Everything Is Cancelled
On Friday, the Big 12 Conference announced that all conference and non-conference competition has been cancelled through the end of the school year, including any sports that continue into the summer.
- All organized team activities, including team and individual practices, voluntary workouts, meetings, and any other meetings are cancelled through March 29. At that time, the Big 12 will reassess the situation.
- This means that the 2020 baseball, outdoor track and field, rowing, and tennis seasons for Kansas State are lost. The football team was due to begin spring practice March 18, but that will be delayed at least until April. The NCAA is considering restoring a year of eligibility for student-athletes who lost the entire season due to COVID-19.
- The NCAA has suspended all on-campus and off-campus recruiting for Division I sports until at least April 15.
Elsewhere, the situation remains fluid, but in addition to athletic events, most conferences, concerts and public gatherings have been cancelled across the country.
- The US Capitol is closed to the public, but your elected representatives are still at work. The House has just passed a bill guaranteeing free coronavirus testing and paid emergency sick leave. It’s now the Senate’s turn.
- The President has declared a national emergency to combat spread of COVID-19. This enables the release of $50 billion to states and local authorities. Predictably, the stock market rallied in response.
Flatten the Curve
We are living in a new world order now. Everything is in flux, and the situation is constantly changing. To stay on top of COVID-19 information, here are some useful links:
- The CDC’s COVID-19 resource page
- Your state’s Department of Health (KS | MO | OK | TX | CO | IA | WV)
- The National Conference of State Legislature’s COVID-19 State Action summary page
We can’t know what we don’t yet know, so—in the absence of medically-approved preventative, prophylaxis, or vaccine, our universal goal should be to flatten the curve, i.e. to stop the spread of COVID-19.
- This piece is an excellent explainer on how COVID-19 spreads and why we need to flatten the curve (Washington Post).
- Social distancing appears to be the most (and possibly only) effective tool to combat spread at this point (NPR).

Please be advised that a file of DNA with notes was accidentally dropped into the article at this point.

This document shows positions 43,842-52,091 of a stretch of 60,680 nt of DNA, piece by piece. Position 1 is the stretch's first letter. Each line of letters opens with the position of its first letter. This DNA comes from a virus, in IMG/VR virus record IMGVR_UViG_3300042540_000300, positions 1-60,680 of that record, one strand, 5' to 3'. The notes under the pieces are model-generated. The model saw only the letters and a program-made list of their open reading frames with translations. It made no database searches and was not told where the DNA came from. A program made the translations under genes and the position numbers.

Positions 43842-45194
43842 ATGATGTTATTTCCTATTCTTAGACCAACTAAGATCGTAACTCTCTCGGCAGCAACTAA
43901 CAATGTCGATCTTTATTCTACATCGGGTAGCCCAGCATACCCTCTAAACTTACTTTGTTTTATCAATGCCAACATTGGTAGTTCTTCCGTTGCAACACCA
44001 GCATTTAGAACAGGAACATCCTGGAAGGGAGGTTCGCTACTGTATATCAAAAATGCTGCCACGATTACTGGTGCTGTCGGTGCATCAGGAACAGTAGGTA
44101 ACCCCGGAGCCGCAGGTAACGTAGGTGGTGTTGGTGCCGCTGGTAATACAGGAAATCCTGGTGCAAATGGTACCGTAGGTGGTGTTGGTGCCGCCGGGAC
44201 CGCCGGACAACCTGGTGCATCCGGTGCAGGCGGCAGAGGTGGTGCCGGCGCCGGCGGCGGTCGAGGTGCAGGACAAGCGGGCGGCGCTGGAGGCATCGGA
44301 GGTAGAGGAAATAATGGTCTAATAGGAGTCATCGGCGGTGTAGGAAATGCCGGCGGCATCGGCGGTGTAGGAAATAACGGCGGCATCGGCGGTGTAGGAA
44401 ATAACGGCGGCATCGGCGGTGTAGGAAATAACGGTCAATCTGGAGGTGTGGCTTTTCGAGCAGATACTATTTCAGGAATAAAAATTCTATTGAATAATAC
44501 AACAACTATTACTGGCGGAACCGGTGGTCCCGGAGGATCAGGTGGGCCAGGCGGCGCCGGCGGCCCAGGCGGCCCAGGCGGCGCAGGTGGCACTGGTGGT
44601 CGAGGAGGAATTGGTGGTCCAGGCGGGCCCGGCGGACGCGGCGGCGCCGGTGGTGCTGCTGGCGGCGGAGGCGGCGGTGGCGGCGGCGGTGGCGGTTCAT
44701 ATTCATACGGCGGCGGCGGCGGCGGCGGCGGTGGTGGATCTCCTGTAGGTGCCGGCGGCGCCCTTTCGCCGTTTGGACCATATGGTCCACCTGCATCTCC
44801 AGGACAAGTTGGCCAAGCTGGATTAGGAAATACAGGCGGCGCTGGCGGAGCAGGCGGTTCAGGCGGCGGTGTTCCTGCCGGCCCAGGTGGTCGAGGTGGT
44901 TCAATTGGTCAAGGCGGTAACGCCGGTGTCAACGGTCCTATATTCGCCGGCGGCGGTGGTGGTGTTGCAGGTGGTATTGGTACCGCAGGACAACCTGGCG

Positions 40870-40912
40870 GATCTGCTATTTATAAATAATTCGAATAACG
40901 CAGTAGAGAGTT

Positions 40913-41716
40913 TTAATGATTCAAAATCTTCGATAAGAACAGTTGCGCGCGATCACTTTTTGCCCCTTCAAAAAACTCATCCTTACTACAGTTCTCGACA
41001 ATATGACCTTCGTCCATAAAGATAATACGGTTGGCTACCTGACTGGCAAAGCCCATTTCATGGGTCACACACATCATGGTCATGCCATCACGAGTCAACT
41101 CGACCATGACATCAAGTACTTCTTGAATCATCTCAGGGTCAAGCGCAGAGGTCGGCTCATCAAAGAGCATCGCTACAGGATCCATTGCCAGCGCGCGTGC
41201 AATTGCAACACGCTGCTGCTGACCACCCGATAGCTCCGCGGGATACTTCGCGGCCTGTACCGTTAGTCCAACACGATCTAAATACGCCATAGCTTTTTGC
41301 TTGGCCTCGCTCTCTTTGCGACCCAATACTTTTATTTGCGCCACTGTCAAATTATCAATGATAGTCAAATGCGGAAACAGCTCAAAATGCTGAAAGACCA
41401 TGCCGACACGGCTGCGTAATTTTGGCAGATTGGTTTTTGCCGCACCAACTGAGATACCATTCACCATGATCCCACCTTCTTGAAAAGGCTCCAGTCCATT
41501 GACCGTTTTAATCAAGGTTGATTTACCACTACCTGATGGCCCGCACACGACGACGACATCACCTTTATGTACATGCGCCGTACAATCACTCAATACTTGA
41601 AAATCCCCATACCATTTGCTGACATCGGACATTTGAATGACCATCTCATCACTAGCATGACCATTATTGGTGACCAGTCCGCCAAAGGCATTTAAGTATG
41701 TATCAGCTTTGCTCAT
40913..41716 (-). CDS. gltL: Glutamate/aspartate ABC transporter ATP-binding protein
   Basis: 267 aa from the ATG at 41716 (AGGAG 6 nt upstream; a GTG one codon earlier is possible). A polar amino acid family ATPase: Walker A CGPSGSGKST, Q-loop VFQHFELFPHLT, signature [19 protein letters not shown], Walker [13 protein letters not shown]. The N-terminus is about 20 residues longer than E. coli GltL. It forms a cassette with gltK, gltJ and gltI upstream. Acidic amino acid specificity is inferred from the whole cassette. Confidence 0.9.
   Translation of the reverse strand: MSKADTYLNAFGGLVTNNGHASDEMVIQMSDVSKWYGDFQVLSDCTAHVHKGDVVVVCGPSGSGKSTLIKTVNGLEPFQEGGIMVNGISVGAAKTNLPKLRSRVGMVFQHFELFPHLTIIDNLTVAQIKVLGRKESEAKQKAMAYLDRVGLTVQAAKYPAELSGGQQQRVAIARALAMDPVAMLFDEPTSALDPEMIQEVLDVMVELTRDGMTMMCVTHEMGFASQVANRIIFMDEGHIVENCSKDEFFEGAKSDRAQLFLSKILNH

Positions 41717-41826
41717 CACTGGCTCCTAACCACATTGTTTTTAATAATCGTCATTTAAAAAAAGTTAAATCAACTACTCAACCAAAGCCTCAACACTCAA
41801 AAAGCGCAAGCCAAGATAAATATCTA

- Our curve in the United States is tracking Italy’s fairly closely, so we may be headed to a similar catastrophic crisis if we don’t effectively practice social distancing.
- How you practice social distancing is mostly up to you, but there are some basic do’s and don’t that we should all be aware of. This is a non-exhaustive list.
- Do wash your hands frequently and thoroughly (song optional). Soap and water work just fine.
- Do cover your cough/sneeze. This is basic courtesy anyway, but it’s also a critical step in flattening the curve now.
- Do work from home, if the nature of your job and/or your employer will allow it.
- Do stock up on some basic staples that you might need for a two-week period: prescription medications, non-perishable food, toilet paper.
- Do disinfect surfaces and areas that get a lot of contact in your home/workspace: door knobs, countertops, and yes, your phone and tablet too.
- Do find fun ways to spend time with your household (but nobody else). Luckily for many of us, the weather is starting to warm up, and you can still go out and enjoy the fresh air.
- Do reach out in other ways to your friends and family. Text them, call them, video chat with them. You cannot spread COVID-19 over the internet.
- Do visit Bring On the Cats. This isn’t the shameless plug it usually is. In the absence of other things to do, it’s entirely appropriate to fall back on your online community, and that’s what we are. #FAMILY and all that.
- Don’t touch your face.
- Don’t go to work/the supermarket/anywhere if you’re not feeling well. Don’t go to the ER/urgent care with cold/flu symptoms unless your health care provider/system directs you to come in. (Obviously, if you’re in an accident and your arm is falling off, you should go to the ER!)
- Don’t travel, if you can avoid it. Some of my friends are taking short car trips to alleviate boredom while their kids are on spring break. This is probably ok if everyone is feeling well and unlikely to interact with anyone outside the family for long periods of time.
- Don’t go to public places where you will be in close contact with others, i.e. a crowded bar/club/restaurant, airports, train stations, concerts, conferences, etc.
- Don’t shake hands. A wave and/or a smile are still perfectly appropriate greetings.
- Don’t hug or closely interact with anyone who does not already live in your household. (Yes, you can still hug your kids, but maybe don’t let them visit/hug grandma just yet).
- Don’t hoard supplies! We’re all better off when there is enough hand sanitizer, toilet paper, soup, etc. to go around. (If you’re well, you can still go to the store to pick up milk. Just do it when there are fewer shoppers around. Or better yet, if the service is available where you are, have things delivered).
So now that I have given you a whole lot of information you probably already had, l will get to the real content!
- What are you watching and/or reading this week?
- For those with kids at home indefinitely (and with everything from school to museums closed), how are you keeping them entertained?
- Every retail store, every museum, and every organization I have ever interacted with (including many I had forgotten about over the years) have e-mailed me to highlight (a) their efforts to keep the place clean and crowd-free, and (b) reminding me to wash my hands. Have you experienced this too? Share the weirdest ones in the comments!
Everyone stay safe and healthy. Use common sense, eat well, get a good night’s sleep, and oh yeah, WASH YOUR HANDS!